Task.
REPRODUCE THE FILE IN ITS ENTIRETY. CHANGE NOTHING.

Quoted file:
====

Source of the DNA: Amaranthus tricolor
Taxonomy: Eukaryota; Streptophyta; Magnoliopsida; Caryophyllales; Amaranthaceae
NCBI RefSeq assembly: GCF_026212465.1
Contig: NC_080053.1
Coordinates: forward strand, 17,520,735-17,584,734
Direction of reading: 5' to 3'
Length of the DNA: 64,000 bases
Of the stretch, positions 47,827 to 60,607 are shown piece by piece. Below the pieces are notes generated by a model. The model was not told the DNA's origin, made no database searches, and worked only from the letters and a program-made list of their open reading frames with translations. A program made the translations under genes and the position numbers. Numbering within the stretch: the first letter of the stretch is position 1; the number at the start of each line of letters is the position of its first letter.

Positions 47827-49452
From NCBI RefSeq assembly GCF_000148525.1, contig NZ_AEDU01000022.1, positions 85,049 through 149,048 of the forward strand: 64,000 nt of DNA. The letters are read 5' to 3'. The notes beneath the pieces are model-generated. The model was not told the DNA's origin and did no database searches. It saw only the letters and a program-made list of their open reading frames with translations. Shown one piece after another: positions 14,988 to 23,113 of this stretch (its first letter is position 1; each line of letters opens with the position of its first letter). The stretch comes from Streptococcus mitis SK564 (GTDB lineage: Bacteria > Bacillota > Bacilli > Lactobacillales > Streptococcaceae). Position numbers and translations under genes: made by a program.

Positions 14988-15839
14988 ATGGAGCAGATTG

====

Source of the DNA: Amaranthus tricolor
Taxonomy: Eukaryota; Streptophyta; Magnoliopsida; Caryophyllales; Amaranthaceae
NCBI RefSeq assembly: GCF_026212465.1
Contig: NC_080053.1
Coordinates: forward strand, 17,520,735-17,584,734
Direction of reading: 5' to 3'
Length of the DNA: 64,000 bases
Of the stretch, positions 47,827 to 60,607 are shown piece by piece. Below the pieces are notes generated by a model. The model was not told the DNA's origin, made no database searches, and worked only from the letters and a program-made list of their open reading frames with translations. A program made the translations under genes and the position numbers. Numbering within the stretch: the first letter of the stretch is position 1; the number at the start of each line of letters is the position of its first letter.

Positions 47827-49452
From NCBI RefSeq assembly GCF_000148525.1, contig NZ_AEDU01000022.1, positions 85,049 through 149,048 of the forward strand: 64,000 nt of DNA. The letters are read 5' to 3'. The notes beneath the pieces are model-generated. The model was not told the DNA's origin and did no database searches. It saw only the letters and a program-made list of their open reading frames with translations. Shown one piece after another: positions 14,988 to 23,113 of this stretch (its first letter is position 1; each line of letters opens with the position of its first letter). The stretch comes from Streptococcus mitis SK564 (GTDB lineage: Bacteria > Bacillota > Bacilli > Lactobacillales > Streptococcaceae). Position numbers and translations under genes: made by a program.

Positions 14988-15839
14988 ATGGAGCAGATTG